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September 25, 2017 | by  | in Opinion | [ssba]

Christchurch and the Mental Health Crisis

CW: Suicide/self harm mentions


I was struck by the article penned by Rose McIlhone discussing the suicide of her cousin (Issue 20), and the way our government ignores mental health. As a fellow ex-Christchurchian, the mention of the impact of the earthquakes, and the guilty release of escaping to another city, spoke volumes to me. I intended to write this as a letter to the editor, but the more I thought about it the angrier I got about the disregard our politicians display toward issues of mental illness in our country.  

The whole country is experiencing a mental health crisis, and nowhere is it more apparent than among the young people of Christchurch. According to the latest statistics, Canterbury has the highest suicide rate in the country, and the number of people seeking help for mental health issues has increased dramatically in the past seven years. So many people I know have trauma-related issues and, with the mental health system stretched past breaking point, it falls to teenagers who are struggling themselves to attempt to hold each other up. While the details of the stories may vary, too many of us have had the experience of staying up till dawn talking a friend out of suicide.

Everyone has been impacted in different ways by the quakes, but there are some common themes. Rates of depression and anxiety disorders have rocketed, especially among students, and I fall into the latter category. At this point pretty much anything can cause me strife — from having to send an email, to figuring out where to sit in my lectures. Along with that is a collection of direct trauma symptoms. Turns out it’s not actually normal to be pushed to the edge of a panic attack when the wind makes the windows rattle, or to analyse the construction of every building you enter to figure out how quickly it’d collapse in a quake. That fear hasn’t abated since leaving Christchurch. The tall buildings of Lambton Quay terrify me, and on days where I’m feeling particularly anxious I struggle to go to lectures, as a large majority of the buildings that I have classes in are constructed of brick.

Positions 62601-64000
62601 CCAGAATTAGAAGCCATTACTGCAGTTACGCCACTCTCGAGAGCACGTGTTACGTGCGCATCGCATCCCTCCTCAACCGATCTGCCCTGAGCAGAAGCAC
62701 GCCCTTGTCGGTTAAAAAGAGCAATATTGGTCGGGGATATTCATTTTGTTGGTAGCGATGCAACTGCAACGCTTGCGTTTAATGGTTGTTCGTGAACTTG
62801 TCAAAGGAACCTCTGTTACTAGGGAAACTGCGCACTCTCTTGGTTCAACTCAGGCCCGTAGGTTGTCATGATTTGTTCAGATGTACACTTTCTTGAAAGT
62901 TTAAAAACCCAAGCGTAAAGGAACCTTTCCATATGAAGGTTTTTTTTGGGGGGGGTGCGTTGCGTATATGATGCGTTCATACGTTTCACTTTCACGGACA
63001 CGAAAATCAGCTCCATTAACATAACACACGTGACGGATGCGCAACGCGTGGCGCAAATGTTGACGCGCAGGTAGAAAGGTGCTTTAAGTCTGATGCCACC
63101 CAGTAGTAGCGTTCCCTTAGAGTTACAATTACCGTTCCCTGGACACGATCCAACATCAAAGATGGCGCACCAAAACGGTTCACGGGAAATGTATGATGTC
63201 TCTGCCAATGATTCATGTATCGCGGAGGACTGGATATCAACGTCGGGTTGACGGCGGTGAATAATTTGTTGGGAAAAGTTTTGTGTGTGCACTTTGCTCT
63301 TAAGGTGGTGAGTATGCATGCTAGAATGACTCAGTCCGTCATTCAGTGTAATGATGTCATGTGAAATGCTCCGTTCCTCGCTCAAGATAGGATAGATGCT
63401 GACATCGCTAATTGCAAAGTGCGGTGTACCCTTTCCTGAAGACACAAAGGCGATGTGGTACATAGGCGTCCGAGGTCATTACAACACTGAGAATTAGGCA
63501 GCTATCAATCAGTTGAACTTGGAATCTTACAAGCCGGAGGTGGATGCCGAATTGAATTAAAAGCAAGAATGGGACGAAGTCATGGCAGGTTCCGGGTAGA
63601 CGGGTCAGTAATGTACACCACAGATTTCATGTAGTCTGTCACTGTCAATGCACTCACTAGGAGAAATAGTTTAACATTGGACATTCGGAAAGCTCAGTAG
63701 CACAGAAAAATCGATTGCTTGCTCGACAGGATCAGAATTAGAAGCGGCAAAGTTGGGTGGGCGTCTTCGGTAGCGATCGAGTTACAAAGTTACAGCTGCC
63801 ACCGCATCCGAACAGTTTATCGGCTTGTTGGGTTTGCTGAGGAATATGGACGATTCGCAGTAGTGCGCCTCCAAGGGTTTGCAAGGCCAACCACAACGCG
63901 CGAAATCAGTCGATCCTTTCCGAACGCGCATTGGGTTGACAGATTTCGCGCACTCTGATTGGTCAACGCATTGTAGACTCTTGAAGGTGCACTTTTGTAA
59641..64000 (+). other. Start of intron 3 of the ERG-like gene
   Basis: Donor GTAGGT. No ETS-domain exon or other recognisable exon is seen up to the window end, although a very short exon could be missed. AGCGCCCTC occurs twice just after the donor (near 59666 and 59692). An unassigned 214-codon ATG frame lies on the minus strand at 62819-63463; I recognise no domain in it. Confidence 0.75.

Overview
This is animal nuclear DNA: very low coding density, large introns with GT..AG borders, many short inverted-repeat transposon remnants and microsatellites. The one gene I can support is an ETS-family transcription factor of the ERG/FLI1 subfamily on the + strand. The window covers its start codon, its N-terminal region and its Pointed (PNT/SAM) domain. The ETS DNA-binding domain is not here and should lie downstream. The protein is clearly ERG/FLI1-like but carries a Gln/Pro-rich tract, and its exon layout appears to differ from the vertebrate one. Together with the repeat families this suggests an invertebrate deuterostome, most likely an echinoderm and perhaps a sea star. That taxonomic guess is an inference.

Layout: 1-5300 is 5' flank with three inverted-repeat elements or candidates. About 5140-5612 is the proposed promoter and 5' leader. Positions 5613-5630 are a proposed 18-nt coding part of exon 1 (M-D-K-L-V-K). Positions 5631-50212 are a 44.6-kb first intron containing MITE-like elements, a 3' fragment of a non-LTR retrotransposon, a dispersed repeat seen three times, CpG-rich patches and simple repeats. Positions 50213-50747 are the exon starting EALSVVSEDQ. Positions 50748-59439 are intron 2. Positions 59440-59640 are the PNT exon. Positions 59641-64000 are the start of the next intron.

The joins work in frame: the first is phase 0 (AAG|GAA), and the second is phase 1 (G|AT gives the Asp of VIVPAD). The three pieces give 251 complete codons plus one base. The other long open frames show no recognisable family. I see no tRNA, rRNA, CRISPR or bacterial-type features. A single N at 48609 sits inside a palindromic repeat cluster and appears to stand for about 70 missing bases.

While I’ve been trying to escape from the reality of Christchurch for so long, I find myself returning to it again and again in my writing, even when I don’t intend to. Houses are a prevalent theme; blank-eyed and empty they rot in the margins of my notebooks, crumbling in between the lines of my occasional attempts at poetry. Christchurch is something that never leaves you, and that creeping feeling of guilt has stuck with me too. As I watch my friends and family get steadily, terrifyingly worse, let down by a collapsing and underfunded system, I start to wonder whether I would be more help if I’d stayed, rather than just being a voice on the end of the phone.

But this isn’t just about me. I’m sick and tired of my city and the people I care for having their needs brushed aside by a government only in it to line their own pockets, determined to deny that there’s a problem. Earlier this year National de-funded Lifeline, one of NZ’s biggest suicide prevention hotlines. This is not an isolated incident. The Canterbury DHB has suffered funding cuts multiple years in a row, even as the demand for services post-earthquake continues to increase at a phenomenal rate. Bill English maintains that, just as he claims there is no housing crisis, our mental health systems are working fine, and need no overhaul. I refuse to accept this.

So, Bill English, I challenge you to look me in the eye; at the self inflicted scars on the bodies of the people I love; at the primary school kids in Christchurch unable to get help for anxiety and suicidal thoughts — and tell all of us where your “care” and “support” has been these past seven years. Can you truly say that you and your government are doing the best they can, when so many of us are being pushed to the brink? Because I don’t think you can.

For the sake of the people I’ve left behind, I hope by the time this is published that there has been a change in government, because god only knows how many more of us will die if we’re stuck with another three years of a party that’s only in it for themselves.


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